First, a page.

Interesting argument. The Congress and Prez enacted a budget and enacted appropriations that exceed the debt limit. So it's legal to continue to spend the money and issue new debt, if necessary, even if it exceeds the debt ceiling. We can't blame the executive branch for doing that when two laws conflict. The solution would be for Congress to enact a budgets and appropriations that don't exceed the debt ceiling or to just repeal the debt ceiling law.

            "The problem with posting quotes off the Internet is you never know if they're genuine."--Gen. George Washington at the Battle of Gettysburg, February 30, 1908

            by Aspe4 on Tue Jan 08, 2013 at 05:38:33 AM PST

            [ Parent ]

  •  Two issues with this (1+ / 0-)
    Recommended by:

    First, a previous commenter spoke about 'coining money'.  Unless I'm really mistaken about this, the coin in question wouldn't be legal tender, just a commemorative medallion.  The law still allows profit to be banked, but it seems you'd never find a buyer for this thing, so how could you recognize a profit?  Anyway, this is just a side show to my more serious objection...

    I thought we were a reality based community?  How do we advance our agenda of rational legislation by another fiscal game that kicks the can down the road?  To my mind this type of action is exactly what we should NEVER advocate and should CONDEMN if proposed by others.

    Let's deal with the issues, not games to hide them.

    •  US mint says they are legal tender (7+ / 0-)


      Note also

      As well as commemorating important aspects of American history and culture, these coins help raise money for important causes.
      I'd call preserving the Constitutional system of government when the President follows the laws of Congress and saving the economy from a likely depression an "important cause".  Wouldn't you?
      •  No (1+ / 0-)
        Recommended by:

        Playing games with financial instruments borders on fraud.  Just because it's legal doesn't mean it's ethical, moral, or even a good idea.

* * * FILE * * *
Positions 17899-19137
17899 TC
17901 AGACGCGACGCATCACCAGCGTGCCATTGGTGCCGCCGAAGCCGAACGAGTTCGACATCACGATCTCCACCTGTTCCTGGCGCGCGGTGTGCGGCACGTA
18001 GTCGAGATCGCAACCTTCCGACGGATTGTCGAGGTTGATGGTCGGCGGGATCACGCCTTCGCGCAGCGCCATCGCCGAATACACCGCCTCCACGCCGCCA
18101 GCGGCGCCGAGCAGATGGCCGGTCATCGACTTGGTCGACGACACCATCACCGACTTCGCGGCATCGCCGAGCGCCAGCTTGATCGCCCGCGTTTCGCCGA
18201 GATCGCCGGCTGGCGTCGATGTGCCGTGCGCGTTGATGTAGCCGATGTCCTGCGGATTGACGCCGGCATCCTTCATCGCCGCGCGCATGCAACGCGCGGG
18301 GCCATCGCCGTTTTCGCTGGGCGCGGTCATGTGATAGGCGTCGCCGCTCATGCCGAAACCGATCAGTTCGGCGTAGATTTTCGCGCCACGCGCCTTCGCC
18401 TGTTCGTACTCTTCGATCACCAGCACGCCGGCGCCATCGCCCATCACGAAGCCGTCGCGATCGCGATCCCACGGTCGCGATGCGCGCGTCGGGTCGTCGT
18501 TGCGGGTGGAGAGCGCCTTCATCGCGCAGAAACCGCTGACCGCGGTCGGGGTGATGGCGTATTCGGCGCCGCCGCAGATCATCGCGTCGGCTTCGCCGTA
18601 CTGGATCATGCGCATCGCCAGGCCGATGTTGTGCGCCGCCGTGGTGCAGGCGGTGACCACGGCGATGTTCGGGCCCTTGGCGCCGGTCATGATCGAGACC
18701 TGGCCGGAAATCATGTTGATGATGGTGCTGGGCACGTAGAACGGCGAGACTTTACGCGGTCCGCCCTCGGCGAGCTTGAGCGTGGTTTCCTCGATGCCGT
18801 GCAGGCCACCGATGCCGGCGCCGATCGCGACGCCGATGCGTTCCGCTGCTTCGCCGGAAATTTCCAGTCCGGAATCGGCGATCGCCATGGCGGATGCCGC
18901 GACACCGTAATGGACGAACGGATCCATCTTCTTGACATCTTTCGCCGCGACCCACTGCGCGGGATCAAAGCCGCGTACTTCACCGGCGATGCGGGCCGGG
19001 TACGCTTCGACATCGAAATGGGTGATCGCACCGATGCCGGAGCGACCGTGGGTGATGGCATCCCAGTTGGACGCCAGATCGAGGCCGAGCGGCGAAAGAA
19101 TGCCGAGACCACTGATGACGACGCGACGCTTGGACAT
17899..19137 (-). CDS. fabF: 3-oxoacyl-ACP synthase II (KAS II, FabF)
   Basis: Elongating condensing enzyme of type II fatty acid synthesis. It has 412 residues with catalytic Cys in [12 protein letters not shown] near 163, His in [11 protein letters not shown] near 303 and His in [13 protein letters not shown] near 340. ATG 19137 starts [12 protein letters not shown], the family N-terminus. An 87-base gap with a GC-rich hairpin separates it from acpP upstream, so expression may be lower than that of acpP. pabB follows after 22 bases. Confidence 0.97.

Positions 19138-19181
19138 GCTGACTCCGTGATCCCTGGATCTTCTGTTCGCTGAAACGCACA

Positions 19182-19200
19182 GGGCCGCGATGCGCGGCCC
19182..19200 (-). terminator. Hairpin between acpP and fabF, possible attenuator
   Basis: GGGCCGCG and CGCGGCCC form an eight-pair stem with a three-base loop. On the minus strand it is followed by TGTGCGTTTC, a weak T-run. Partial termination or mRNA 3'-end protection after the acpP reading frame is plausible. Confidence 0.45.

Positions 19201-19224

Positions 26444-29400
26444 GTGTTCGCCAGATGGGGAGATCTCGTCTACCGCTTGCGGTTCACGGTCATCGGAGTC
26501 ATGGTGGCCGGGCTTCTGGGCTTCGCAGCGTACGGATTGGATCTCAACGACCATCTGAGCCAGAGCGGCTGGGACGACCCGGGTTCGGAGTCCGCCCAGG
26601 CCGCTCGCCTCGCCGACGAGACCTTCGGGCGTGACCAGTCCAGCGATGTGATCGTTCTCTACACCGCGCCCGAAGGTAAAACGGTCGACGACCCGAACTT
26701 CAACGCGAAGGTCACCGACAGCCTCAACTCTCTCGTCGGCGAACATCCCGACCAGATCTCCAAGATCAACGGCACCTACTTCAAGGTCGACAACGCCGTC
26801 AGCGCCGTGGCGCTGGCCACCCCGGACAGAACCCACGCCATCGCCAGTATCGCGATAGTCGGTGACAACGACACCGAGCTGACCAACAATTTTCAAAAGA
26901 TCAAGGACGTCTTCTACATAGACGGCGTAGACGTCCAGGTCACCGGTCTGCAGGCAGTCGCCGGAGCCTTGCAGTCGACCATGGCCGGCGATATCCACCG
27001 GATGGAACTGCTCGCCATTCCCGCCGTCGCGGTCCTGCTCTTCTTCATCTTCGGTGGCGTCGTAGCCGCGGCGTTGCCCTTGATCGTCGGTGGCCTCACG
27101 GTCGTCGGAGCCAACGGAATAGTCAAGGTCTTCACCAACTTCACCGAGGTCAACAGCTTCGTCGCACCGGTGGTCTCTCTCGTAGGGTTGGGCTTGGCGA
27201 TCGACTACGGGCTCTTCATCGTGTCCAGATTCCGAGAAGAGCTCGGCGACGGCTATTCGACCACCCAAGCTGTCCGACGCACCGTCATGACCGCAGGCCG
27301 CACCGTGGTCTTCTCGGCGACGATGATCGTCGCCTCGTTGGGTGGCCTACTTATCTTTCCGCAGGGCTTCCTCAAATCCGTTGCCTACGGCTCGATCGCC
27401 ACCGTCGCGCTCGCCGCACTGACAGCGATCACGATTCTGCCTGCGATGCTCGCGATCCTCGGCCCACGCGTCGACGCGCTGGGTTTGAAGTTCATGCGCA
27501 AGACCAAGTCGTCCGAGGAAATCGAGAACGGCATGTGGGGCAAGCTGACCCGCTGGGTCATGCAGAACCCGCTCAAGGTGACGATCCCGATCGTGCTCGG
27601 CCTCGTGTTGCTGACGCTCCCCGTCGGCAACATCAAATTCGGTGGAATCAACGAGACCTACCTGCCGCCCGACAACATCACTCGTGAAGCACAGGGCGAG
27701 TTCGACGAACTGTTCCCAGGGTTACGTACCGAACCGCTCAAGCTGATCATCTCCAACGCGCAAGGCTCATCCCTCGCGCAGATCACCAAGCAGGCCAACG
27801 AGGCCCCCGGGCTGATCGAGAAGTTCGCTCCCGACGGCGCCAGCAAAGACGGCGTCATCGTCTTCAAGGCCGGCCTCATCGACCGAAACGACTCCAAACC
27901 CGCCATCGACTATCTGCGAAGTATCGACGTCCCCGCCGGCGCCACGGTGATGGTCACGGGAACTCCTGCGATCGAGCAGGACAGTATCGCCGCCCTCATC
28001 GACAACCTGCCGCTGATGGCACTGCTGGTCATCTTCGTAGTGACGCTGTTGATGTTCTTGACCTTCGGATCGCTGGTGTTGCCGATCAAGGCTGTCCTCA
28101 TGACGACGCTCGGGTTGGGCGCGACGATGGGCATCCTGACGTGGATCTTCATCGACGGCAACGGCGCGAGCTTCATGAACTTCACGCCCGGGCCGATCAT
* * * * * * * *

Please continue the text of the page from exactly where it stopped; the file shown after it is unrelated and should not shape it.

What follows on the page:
•  Of course not (2+ / 0-)
          Recommended by:
          Fair Economist, Capt Morgan

          But the president still has to follow the law even if he thinks it's not ethical moral or a good idea.  So he still has to issue the coins.

          In this case, since it has virtually no impact other than an accounting entry, it's hard to see where the ethical or moral objection would lie anyway.  

          •  Late reply, but no (0+ / 0-)

            We completely disagree about this and neither of us is going to change our minds so I understand this is a wasted effort.

            This isn't about the president 'having to' follow the law.  He may choose to use this legal action, but he doesn't 'have to.'

            The impact is absolutely more than an 'accounting entry.'  It is the national and international perception that both parties are descending into irrational actions.

        •  Tell that to Goldman-Sachs. (1+ / 0-)
          Recommended by:
          Fair Economist

          Citibank, Morgan-Stanley, and BOA.  Heall, tell it to any corporate lawyer in any city in this country.  See where it gets you.  We don't live in an ethical, moral, or particularly smart country any more.  We live in a "competitive" race to the bottom in all of the above.  Those who refuse to stoop, perish.  And that will continue to be the situation until we stop being nice to those who habitually and repeatedly lie, cheat, steal, and bully everyone around them.  Which will require doing some downright uncivilized things.